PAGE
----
Medication + Counseling (2) – 22.1%

E-cigarettes (3) – 21.1%

Counseling with no medications – 14.6%

Telephone quitline (2) – 12.7%

No help (2) – 3-5%

*All success rates listed are based on 7-day point prevalence (“no smoking, not one puff” in the previous 7 days) at six months, except for the St. Helena Smoke-Free Life Program which is at one year.

References:

1. Hodgkin JE, Sachs DPL, Swan GE, Jack LM, Titus BL, Waldron SJS, Sachs BL, Brigham J.

Outcomes from a patient-centered residential treatment plan for tobacco dependence.

Mayo Clin Proc 2013; 88: 970-976.

2. Fiore MC, Jaén CR, Baker TB, et al.

Treating Tobacco Use and Dependence: 2008 Update.

Clinical Practice Guideline. Rockville, MD:

U.S. Department of Health and Human Services.

Public Health Service. May 2008.

3. Bullen C, Howe C, Laugesen M, et al.

Electronic cigarettes for smoking cessation: a randomized controlled trial.

Lancet 2013; published online Sept 7

http://dx.doi.org/10.1016/S0140-6736(13)61842-5.

4. Hughes JR, Keely J, Naud S.

Shape of the relapse curve and long-term abstinence among untreated smokers.

Addiction 2004; 99: 29-38.

##

St. Helena Hospital is part of Adventist Health, a faith-based, not-for-profit integrated health care delivery system serving communities in California, Hawaii, Oregon and Washington. Our workforce of 28,900 includes more than 21,200 employees; 4,500 medical staff physicians; and 3,200 volunteers. Founded on Seventh-day Adventist health values, Adventist Health provides compassionate care in 19 hospitals, more than 170 clinics (hospital-based, rural health and physician clinics), 14 home care agencies, six hospice agencies and four joint-venture retirement centers. We invite you to visit http://www.sthelenahospitals.org for more information.







Study Reveals That e-Cigarettes Present Increased Toxin Levels When Compared To Traditional Tobacco Smoke, Parker Waichman LLP Notes


Port Washington, New York (PRWEB) May 21, 2014

Parker Waichman LLP, a national law firm long dedicated to protecting the rights of victims injured by defective and dangerous products, notes that a new study, conducted by the Roswell Park Cancer Institute, reveals that e-cigarettes may expose users to increased levels, even higher than traditional tobacco, of very dangerous toxins, according to a Buffalo News report dated May 19, 2014.

The study appears in the peer-reviewed journal Nicotine and Tobacco Research’s May 2014 issue, and revealed that, while e-cigarettes that are operated at lower voltage levels generate trace levels of some toxins, when the voltage is increased the levels of those toxins were increased significantly.

Maciej Goniewicz, a researcher in the Department of Health Behavior said, “These results suggest that some types of electronic cigarettes might expose their users to the same or even higher levels of carcinogenic formaldehyde than tobacco smoke. Users of high-voltage e-cigarettes need to be warned about this increased risk of harmful effects,” according to the Buffalo News report.

Some e-cigarette devices are constructed with various elements, including the ability to change the device’s voltage level so that the user is able to choose to increase or decrease vapor production and nicotine delivery. The research reviewed the chemicals present in these e-cigarette vapors when different voltages are used. When operated at the increased voltages, the e-cigarette’s vapors included significant and dangerous levels of the carcinogenic chemical, formaldehyde; the potential carcinogen, acetaldehyde; and the nasal and lung tissue irritants, acrolein and acetone, according to the Buffalo News.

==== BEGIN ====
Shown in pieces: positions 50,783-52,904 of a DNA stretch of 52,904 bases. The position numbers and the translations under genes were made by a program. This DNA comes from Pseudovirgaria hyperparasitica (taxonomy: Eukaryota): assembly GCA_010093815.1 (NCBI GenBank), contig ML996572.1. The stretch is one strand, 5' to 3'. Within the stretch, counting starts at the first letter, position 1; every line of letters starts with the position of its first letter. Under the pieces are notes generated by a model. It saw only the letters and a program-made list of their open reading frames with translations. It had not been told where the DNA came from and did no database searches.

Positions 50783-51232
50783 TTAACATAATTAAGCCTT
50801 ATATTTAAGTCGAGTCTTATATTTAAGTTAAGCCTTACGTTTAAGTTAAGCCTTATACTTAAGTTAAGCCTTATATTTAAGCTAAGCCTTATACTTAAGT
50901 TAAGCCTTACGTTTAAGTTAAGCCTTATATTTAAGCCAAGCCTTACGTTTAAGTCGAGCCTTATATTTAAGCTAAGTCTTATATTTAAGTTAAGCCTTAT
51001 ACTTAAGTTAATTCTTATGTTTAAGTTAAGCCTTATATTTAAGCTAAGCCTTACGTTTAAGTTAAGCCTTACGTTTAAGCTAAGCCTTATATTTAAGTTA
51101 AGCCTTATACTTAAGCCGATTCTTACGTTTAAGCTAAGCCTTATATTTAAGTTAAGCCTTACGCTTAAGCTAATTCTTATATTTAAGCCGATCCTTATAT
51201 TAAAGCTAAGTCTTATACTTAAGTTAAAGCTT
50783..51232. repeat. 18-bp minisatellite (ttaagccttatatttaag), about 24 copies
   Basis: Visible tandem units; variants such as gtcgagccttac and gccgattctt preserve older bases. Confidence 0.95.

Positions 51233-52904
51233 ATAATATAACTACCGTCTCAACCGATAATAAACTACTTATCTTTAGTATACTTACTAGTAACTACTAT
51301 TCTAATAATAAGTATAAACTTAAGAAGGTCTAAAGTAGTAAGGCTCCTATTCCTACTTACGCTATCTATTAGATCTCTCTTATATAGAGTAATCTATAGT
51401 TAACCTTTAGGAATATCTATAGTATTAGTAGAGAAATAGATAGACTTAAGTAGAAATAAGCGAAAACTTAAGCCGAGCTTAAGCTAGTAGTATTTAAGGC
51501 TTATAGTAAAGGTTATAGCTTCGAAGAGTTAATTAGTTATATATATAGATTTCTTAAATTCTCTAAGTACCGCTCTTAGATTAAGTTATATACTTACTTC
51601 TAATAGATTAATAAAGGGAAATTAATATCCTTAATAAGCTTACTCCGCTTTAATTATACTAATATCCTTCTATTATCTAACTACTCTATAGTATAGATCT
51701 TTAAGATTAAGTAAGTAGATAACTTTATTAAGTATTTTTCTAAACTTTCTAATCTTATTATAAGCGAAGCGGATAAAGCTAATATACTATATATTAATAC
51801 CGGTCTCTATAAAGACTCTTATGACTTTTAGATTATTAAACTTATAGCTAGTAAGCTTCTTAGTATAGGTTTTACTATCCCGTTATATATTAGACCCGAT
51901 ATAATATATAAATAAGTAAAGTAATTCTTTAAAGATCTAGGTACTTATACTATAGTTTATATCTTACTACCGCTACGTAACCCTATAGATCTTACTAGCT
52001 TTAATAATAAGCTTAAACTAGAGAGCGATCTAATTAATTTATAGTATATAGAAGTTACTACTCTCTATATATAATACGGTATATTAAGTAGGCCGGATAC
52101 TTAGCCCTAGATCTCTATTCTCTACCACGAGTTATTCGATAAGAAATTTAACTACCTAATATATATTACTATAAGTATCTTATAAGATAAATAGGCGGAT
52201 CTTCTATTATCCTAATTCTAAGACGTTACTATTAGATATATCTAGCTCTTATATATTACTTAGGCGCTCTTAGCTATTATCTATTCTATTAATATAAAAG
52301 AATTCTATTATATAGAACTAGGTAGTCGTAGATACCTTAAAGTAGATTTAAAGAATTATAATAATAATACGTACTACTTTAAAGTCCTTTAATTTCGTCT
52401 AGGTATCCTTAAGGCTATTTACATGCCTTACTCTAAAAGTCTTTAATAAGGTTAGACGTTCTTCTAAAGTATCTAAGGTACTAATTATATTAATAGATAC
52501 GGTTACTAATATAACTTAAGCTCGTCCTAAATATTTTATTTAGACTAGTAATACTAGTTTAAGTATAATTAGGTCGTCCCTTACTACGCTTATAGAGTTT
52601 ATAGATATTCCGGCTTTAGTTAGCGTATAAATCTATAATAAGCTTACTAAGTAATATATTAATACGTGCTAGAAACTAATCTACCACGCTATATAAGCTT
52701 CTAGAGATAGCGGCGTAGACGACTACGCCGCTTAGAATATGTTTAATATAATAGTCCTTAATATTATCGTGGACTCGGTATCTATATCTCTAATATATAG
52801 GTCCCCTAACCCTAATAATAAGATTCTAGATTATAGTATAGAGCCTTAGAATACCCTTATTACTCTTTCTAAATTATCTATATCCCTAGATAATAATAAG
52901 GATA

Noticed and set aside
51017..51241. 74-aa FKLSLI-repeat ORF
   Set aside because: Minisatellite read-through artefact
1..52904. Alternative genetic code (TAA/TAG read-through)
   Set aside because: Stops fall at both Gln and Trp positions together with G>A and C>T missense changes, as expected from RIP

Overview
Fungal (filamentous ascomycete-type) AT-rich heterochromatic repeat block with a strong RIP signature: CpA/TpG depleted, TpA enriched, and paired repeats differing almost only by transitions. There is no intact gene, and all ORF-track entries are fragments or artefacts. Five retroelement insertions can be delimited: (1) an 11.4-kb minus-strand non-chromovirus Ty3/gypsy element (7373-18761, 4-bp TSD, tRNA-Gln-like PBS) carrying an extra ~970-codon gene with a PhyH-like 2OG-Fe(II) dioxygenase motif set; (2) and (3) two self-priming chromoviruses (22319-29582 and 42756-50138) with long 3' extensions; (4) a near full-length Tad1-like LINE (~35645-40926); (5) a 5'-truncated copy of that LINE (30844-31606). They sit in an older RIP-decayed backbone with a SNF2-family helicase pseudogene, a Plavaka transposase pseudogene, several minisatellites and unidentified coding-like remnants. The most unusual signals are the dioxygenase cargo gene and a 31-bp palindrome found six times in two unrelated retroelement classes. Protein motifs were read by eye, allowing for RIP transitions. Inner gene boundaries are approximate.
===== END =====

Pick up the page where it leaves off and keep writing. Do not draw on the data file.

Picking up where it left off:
The research endeavored to understand which e-cigarette product elements, including nicotine solvent and battery output voltage impacted the carbonyl levels in the product’s vapors, and the effects of these on health. The research revealed that the most commonly used e-cigarette nicotine solvents are glycerin (VG) and propylene glycol (PG). When exposed to high temperatures, both VG and PG decompose, which creates lowered molecular carbonyl compounds, including carcinogens and potential carcinogens, according to Nicotine and Tobacco Research. The researchers concluded that the vapors released by e-cigarettes contain toxic and carcinogenic carbonyl compounds; that solvent and battery output voltage significantly affects carbonyl compounds levels in the vapors; and that high-voltage e-cigarettes may expose users to high carbonyl compound levels.

Goniewicz recommended more research to specifically study other e-cigarette product characteristics that may also impact the toxicity of e-cigarettes, such as heating elements, flavorings, and additives, the Buffalo News report indicated.

“The use of e-cigarettes is continuing to increase and, with advertising touting the devices as safe and as a safe alternative to traditional smoking, these devices are often used in public areas, exposing non-smokers to what may be dangerous vapors,” said Gary Falkowitz, Managing Attorney at Parker Waichman LLP. “More and more research is pointing to the hazards associated with those who use e-cigarettes as well as those who are exposed to e-cigarettes.”

Parker Waichman LLP continues to offer free lawsuit consultations to victims of e-cigarette injuries. If you or a loved one experienced complications or injuries following use of or exposure to e-cigarette vapors or other ingredients, please visit the firm’s e-cigarette page. Free case evaluations are also available by calling 1-800-LAW-INFO.